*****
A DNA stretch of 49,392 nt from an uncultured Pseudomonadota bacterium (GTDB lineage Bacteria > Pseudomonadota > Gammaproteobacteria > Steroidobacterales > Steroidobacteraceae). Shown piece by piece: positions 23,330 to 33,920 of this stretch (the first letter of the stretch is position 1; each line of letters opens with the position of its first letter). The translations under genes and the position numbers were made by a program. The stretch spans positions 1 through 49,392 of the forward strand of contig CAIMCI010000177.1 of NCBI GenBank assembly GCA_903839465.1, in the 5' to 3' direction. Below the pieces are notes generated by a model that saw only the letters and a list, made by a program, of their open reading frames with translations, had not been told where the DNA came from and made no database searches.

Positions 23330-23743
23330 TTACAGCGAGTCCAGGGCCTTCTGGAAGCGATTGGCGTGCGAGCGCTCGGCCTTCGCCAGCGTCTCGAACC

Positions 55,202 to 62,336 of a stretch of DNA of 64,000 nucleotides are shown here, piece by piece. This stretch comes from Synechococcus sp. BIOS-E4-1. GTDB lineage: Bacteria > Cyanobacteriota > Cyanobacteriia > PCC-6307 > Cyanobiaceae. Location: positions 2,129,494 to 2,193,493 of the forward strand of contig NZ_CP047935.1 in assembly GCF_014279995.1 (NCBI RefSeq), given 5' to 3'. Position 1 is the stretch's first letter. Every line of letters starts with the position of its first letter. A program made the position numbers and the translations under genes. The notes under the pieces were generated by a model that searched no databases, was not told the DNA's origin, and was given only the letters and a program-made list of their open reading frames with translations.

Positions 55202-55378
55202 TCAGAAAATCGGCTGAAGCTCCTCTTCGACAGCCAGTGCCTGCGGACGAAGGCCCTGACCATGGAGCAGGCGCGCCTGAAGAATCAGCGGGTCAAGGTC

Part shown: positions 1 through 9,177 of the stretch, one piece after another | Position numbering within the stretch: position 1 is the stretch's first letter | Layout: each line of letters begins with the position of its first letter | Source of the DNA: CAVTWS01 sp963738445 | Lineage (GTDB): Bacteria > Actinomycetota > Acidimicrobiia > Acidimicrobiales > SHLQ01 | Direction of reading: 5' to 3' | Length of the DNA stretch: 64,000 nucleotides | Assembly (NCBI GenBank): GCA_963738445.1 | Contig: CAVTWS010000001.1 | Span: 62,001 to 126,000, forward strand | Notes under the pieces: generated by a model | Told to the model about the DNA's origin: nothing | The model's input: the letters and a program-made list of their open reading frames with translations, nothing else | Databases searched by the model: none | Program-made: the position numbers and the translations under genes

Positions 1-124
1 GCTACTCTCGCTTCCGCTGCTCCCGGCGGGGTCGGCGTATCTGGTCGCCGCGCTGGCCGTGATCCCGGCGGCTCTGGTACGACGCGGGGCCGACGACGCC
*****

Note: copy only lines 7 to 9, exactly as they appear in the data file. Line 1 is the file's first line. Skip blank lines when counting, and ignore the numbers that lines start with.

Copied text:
Part shown: positions 1 through 9,177 of the stretch, one piece after another | Position numbering within the stretch: position 1 is the stretch's first letter | Layout: each line of letters begins with the position of its first letter | Source of the DNA: CAVTWS01 sp963738445 | Lineage (GTDB): Bacteria > Actinomycetota > Acidimicrobiia > Acidimicrobiales > SHLQ01 | Direction of reading: 5' to 3' | Length of the DNA stretch: 64,000 nucleotides | Assembly (NCBI GenBank): GCA_963738445.1 | Contig: CAVTWS010000001.1 | Span: 62,001 to 126,000, forward strand | Notes under the pieces: generated by a model | Told to the model about the DNA's origin: nothing | The model's input: the letters and a program-made list of their open reading frames with translations, nothing else | Databases searched by the model: none | Program-made: the position numbers and the translations under genes

Positions 1-124
1 GCTACTCTCGCTTCCGCTGCTCCCGGCGGGGTCGGCGTATCTGGTCGCCGCGCTGGCCGTGATCCCGGCGGCTCTGGTACGACGCGGGGCCGACGACGCC